Some might interpret these previous paragraphs as a merciless attack on the noble art of reading and on the multinational industry of culture and literature that proliferates thanks to the trade in mundane memories and remembrances. This is not so if one actually learns how to discern and to really read between the lines of some honest and really inspired writers; the pleasure of reading at a deeper level will actually be elevated to a transcendental plane.
I urge you to reflect on A la recherché du temps perdu (Remembrance of things past) by Marcel Proust and extrapolate that paragraph of this vast literary work which is his famous "madeleine moment" to extract its full meaning.
The author's description of the "pleasures that invades his senses in an instant and reaching his soul" just by soaking a morsel of cake in a cup of tea, is one of the most transcendental and deep moments in literature if you accept its simplicity as a key to real knowledge.
Besides having anticipated almost 100 years of neuroscience that now recognises the importance the senses—in Proust's case that of taste—have in activating the memory of the hypothalamus, this simple ritualistic act of pleasure, enlightened the author with a revelation that reached the most intimate recesses of his soul and transported him to the rank of existence where he leaves behind the domain of the universal and enters into his personal domain, into the Higher Self.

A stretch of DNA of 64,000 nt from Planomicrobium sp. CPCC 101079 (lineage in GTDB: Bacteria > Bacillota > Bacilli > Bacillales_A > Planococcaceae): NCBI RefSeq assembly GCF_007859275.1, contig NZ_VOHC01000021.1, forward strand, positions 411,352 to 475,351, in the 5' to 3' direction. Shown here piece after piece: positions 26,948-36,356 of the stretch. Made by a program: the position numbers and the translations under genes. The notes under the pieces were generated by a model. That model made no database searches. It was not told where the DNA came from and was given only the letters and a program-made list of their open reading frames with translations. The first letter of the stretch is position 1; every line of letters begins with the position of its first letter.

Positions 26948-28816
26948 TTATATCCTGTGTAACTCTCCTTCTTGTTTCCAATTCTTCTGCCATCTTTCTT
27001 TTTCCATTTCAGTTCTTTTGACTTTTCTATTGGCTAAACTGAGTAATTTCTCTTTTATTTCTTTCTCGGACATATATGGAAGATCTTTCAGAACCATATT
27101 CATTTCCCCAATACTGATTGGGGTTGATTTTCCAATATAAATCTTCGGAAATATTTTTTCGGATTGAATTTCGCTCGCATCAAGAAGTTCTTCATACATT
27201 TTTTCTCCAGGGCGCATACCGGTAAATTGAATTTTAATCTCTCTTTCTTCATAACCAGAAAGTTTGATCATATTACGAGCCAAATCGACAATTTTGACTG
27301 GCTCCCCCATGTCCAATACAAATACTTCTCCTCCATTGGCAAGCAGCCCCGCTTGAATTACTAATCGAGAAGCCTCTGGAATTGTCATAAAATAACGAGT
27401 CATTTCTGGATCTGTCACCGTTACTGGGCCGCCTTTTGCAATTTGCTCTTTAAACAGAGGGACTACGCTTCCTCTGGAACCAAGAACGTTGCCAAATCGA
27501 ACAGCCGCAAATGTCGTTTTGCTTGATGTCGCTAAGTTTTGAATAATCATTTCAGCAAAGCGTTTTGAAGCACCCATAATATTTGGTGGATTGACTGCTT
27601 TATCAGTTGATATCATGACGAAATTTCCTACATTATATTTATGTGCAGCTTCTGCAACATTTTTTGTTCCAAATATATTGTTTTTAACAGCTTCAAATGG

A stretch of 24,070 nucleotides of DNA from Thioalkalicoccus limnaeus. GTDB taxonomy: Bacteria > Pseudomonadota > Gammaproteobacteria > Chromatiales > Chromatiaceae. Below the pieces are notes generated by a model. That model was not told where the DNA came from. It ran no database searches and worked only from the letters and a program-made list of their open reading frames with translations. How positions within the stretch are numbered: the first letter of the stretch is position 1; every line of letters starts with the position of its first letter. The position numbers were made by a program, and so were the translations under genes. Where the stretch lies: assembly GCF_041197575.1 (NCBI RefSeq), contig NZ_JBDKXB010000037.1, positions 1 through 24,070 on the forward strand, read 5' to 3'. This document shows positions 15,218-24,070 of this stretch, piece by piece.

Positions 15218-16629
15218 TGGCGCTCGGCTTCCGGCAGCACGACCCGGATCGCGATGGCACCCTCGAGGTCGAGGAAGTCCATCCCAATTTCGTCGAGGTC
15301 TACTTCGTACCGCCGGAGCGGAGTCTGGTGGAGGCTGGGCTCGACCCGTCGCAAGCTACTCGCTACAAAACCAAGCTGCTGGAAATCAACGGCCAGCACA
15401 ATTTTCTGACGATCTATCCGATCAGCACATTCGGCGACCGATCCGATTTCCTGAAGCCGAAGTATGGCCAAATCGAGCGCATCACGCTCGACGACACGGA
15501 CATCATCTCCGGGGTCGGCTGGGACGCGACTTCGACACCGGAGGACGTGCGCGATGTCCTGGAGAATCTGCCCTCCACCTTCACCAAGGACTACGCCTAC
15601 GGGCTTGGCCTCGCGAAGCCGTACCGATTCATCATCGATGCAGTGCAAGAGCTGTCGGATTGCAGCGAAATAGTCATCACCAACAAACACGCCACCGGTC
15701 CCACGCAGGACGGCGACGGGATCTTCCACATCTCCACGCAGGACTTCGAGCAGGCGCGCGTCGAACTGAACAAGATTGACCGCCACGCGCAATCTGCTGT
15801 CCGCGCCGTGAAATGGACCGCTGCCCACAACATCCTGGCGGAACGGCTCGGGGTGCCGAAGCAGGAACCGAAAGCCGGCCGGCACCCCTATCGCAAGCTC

These sorts of memories are thunders of Truth, like Heraclitus' fragments, another wise thinker worth rediscovering.
And so dear friends, whilst praying and meditating is always the best way to fulfil our "Divine Duty to Remember", let's allow ourselves in the next days or weeks a moment in solitude. (It is beautiful to be on our own, or actually sometimes visited by those subtle and ethereal presences that can often accompany loneliness). Each can find a corner of our home, a bar, or a place where we can relax and let's treat ourselves with a 'cup of tea and a scone'. Even if nothing happens to us, I am sure the next time we repeat this ritual we will Remember why we did it, precisely to find that Truth, that Revelation that as Proust said "lies not in the cup of tea, but in myself and whose essence was not in me, it was myself."